Wendy Briley  12:50

I mean, exactly how this organization was formed, you know, through a friend of a friend, I heard about this woman’s desire to have her son helped, and an entire nonprofit was created for that. So yeah, and I, you know, hopefully that, you know, whether it be you know, job loss, or you know, an illness, that there are people in your life that are going to maybe point you into those directions of where you can receive assistance, you’re right, I think we tend to kind of when something happens like that. So unexpectedly, we reach within ourselves. And sometimes it’s up to maybe family members, clergy, you know, all of those networks that we have that you know, can hopefully help that person maybe reach out when they wouldn’t necessarily done it on their own.


Lisa Marker Robbins  13:45

You know, when it goes back to the college list, and then I want to talk about how this changes paying for college and the college side as well. I because I’ve had at least probably one family a year over the 25 years that I’ve been an IEC that needs this help. I encourage all families, whether they’re navigate like that, if they’ve got ease and a ton of money and nothing big going on. I always say you have to have a school close to home. You love you have to have a school that was is one of your public’s in state. I mean, I say have to of course it’s their choice. But I highly encourage all families like have an in state public that if everything else if the bottom fell out of everything else, you know, you could go there, they’ve got the you know, my desire is to get everybody on the path to the right college major right career. So they have your major, they are close to home they’ve got in state tuition, so that if something happens, I agree with you. I see something shift a lot of times depending on how big this bump in the road is kids will decide to stay closer to home when maybe they were going to I live in Cincinnati, maybe they were gonna go to California and now they want to be at University of Cincinnati because their family is going through something,


Wendy Briley  15:12

I think led to your point of what doesn’t change. You know, I think all of us when we’re working with students, we want them to have a well balanced list of schools. Yeah, that can mean a variety of things, whether it be the well balanced list of admissions rates, well balanced list financially, well balanced list as to your point, let’s say what if something changes? So I think you’re absolutely right, when we are guiding our students in building those college lists, it’s important for us as ICs to really listen, and you know, inform them making sure that yes, it has, you know, everything they want, academically, socially, financially, but then us also bringing that expertise and knowing that we don’t know always know what’s going to happen. And we want to make sure that whatever happens, our students have options, and I feel that it was the most important thing. But you just,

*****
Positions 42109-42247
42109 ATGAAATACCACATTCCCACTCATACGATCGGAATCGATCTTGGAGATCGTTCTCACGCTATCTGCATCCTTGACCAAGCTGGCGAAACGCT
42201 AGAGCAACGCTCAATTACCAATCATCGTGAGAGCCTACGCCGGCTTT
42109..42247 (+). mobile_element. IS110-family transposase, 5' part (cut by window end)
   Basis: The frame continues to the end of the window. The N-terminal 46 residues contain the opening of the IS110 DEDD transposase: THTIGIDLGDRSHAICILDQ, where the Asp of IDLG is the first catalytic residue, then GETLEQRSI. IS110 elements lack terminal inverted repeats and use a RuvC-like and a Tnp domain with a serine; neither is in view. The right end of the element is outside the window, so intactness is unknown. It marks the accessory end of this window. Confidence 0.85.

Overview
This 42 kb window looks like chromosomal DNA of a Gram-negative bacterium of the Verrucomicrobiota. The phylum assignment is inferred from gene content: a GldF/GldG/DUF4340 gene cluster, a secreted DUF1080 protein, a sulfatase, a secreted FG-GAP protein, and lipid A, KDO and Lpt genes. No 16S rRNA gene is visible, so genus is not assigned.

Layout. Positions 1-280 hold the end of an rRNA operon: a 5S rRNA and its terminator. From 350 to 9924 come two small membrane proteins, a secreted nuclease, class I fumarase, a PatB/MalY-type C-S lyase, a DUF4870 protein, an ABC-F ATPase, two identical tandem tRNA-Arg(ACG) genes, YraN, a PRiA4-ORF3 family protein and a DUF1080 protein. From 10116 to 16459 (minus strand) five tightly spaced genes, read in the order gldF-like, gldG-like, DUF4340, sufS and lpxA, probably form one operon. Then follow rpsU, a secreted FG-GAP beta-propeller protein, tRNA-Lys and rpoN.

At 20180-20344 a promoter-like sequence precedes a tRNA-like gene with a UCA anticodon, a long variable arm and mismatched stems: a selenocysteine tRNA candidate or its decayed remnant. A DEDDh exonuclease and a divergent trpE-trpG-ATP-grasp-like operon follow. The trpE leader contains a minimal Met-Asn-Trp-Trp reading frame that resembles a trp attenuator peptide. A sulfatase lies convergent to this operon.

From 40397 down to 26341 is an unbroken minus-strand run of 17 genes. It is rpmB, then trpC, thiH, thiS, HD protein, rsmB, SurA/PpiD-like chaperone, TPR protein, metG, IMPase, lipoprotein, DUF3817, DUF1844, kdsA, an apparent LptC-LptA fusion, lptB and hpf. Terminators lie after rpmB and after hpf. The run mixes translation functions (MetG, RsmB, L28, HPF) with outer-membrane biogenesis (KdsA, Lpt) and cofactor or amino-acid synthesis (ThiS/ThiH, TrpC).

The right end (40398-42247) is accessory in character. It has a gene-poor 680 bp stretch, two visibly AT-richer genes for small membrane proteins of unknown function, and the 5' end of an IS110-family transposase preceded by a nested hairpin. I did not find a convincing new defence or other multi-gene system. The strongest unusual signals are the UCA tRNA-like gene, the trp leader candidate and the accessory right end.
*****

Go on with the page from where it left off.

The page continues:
Lisa Marker Robbins  16:09

it’s funny, you just ran through that list of fit. And I used to run through floors, coaching my company, a college list building challenge, and I still probably will run it occasionally. But it’s four pillars, and we drop content and coaching once a week for four weeks. And there’s a week on social fit, which I argue is the least Hill Hill to die on. Like that’s not the hill, kids don’t think it is. But that’s not necessarily the hill to die on. But, you know, college major fit, which is my expertise in making sure that that aligns academic fit, can I get in, but then let’s talk about financial fit, because I think I always say parents don’t start opening the mail from or taking your kids to a campus that you’re never going to be able to afford. You know, I remember when my oldest was going through the process, and when you get mail, and I’d be like, Yeah, that one’s going in the trash. And one time he looked at me, and he’s like, why are we just throwing things away? I said, because with my line of work, I know how much that school costs, and it’s out of budget for our family. I know that they’re not generous at that school, it’s out a budget, and I’m not gonna let you fall in love with something and then us be fighting up against each other over that. So let’s talk about financial fit how the financial piece changes, like when you have when you hit the unexpected or like, I mean, I think with cancer, the astronomic medical bills that are going to be coming in. So how do you help families navigate that? What do you want people to be thinking about?


Wendy Briley  17:49

Yeah, you know, I think we have started to have some maybe different conversations, you know, if it’s something that is, you know, very dire, you know, is it now the student thinks about maybe doing two years at a community college and then transferring in? Is it you know, just to your point, are we really going to just consider maybe those state public schools that, you know, are less expensive. I think, you know, what I find too, is a lot of families just don’t really know, the cost of college. And one of the first things I asked when, whether it be with college consultants care, or in my own practice, one of the first questions I asked families, how are you paying for college? And, you know, sometimes I would say, probably 99.9%, you get that blank stare. And it’s, they just have not had that conversation with their students. And to me, that’s one of the most important because I think that’s going to set the framework of how we go about building that list of schools that’s well balanced. If it’s not financially feasible. I’m like you, it’s going in the trash. So, you know, I think in a lot of times, I think families haven’t had those conversations with their own students. I remember with my two girls, I’ve had two girls going through the college application process, and we were very clear, we said, we have this amount of money. You can decide, you know, where you want to go, but we’ll fit within this budget. So yeah,